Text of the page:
There was mention of adding advertising regulations into the business licensing bylaw when it is developed. Other municipalities have successfully used laws that prevent the act of advertising a property, such as on AirBnB, to regulate short-term rentals that do not have zoning or licensing to do so. In short, they issue a ticket for advertising without a permit, which is a desktop exercise easily provable in court. The current system is difficult to enforce and has lead to resource-sapping legal challenges. For several years the city has mentioned its use of a contractor that tracks vacation rentals using digital tools.
Enforcement plans haven’t featured prominently in recent plans and have been not that clear.
Analysis: 4-2 split
If you watch the meeting, there’s a clear divide on the issue of short-term rental being restricted by neighbourhood.
Coun. Jackie Rhind and Coun. Rob Elliott voted and spoke against, while the four-person majority: Mayor Gary Sulz, Coun. Mike Brooks-Hill, Coun. Nicole Cherlet, and Coun. Tim Palmer wanted to go ahead despite acknowledging there would be significant opposition.
Councillors Elliott and Rhind have signaled at the past two meetings that they favour an approach that will permit them in all residential areas.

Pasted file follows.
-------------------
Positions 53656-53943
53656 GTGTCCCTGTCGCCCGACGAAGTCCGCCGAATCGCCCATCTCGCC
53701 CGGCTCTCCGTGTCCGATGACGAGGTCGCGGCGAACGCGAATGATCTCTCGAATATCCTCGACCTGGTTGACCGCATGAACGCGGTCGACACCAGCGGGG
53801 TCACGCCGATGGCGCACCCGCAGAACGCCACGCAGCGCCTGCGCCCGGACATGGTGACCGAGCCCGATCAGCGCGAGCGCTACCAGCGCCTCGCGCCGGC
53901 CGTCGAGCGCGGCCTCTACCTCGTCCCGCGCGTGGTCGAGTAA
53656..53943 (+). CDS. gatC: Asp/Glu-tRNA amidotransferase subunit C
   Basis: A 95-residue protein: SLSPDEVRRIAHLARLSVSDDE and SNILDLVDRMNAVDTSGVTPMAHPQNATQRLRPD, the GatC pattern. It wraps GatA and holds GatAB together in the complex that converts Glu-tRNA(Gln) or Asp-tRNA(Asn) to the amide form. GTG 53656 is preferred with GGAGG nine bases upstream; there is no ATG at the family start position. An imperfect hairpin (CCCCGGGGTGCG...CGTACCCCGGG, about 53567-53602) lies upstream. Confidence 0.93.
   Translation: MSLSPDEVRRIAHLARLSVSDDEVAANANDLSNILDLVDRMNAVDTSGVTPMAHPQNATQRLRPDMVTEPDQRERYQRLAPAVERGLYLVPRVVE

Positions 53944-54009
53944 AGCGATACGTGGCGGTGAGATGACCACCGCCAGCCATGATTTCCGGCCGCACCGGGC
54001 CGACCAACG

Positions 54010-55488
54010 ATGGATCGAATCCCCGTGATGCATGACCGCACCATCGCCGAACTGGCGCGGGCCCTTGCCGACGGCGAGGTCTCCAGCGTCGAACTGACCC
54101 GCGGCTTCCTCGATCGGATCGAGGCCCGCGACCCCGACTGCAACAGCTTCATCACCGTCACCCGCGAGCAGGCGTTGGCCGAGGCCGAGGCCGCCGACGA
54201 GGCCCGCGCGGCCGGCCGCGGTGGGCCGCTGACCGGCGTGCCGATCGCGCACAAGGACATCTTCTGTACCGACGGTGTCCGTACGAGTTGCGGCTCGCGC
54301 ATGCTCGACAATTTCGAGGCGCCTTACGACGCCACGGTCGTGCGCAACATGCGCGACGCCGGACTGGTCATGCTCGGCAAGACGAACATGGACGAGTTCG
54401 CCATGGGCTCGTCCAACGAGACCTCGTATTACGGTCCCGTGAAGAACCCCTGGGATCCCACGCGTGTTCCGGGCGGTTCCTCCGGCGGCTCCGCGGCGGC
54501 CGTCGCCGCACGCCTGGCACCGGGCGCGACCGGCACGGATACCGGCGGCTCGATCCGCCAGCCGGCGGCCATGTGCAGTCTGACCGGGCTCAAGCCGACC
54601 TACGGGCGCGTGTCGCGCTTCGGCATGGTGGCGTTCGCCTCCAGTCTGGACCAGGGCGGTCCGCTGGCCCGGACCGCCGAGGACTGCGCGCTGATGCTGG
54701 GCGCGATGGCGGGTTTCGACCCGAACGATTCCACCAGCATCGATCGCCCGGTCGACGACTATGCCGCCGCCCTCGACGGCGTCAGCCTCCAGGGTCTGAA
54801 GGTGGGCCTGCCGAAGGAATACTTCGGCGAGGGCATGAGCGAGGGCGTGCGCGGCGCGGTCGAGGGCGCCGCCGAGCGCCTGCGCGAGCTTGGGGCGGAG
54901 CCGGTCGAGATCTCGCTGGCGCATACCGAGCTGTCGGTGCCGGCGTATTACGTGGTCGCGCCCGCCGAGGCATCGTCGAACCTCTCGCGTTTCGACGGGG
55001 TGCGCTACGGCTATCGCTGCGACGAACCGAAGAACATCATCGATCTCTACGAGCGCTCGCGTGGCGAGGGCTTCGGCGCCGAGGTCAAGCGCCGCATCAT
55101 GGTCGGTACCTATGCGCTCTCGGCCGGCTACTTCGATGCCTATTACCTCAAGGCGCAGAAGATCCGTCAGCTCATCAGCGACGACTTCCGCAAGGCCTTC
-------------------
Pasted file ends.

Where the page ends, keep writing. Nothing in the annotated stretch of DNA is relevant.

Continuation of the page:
The grey market short-term rental business is a significant local industry with many legal businesses serving them, such as cleaners, property managers, developers and builders. Rhind spoke forcefully at times and predicted a “disaster” and “pushback” at a public hearing without changes.
The fact that the proposed plan doesn’t provide a path forward for many existing short-term rentals in other neighbourhoods was acknowledged as an issue that would cause concern.
However, a majority, the mayor and the remaining three councillors, wanted to get feedback at a public hearing and go from there.
Technically speaking, a public hearing is meant to come after an engagement process, but city staff and many council members have said they’ve already had that through studies, engagement and public hearings in 2021, and want to go ahead and engage through the public hearing.
Revelstoke has a reputation for animated public hearings. By their nature, public hearings often attract voices from those who stand to lose from a proposed change. Revelstoke has traditionally had a vocal public hearing culture.
The city’s Development Services department has been without an active director since late last year and current CAO James Thackray’s signatures appear on the development services documents instead.
With an election in the fall, council is facing time pressure to complete major policy objectives and acknowledged that in several comments at the Jan. 25 meeting. If the city moves ahead as proposed, the final details of ticketing and business licensing could overlap the fall election.
Final analysis: We’ll recycle a question we asked on the short-term rentals issue in the fall when a different policy was proposed: It’s a change, but is it the right change for Revelstoke?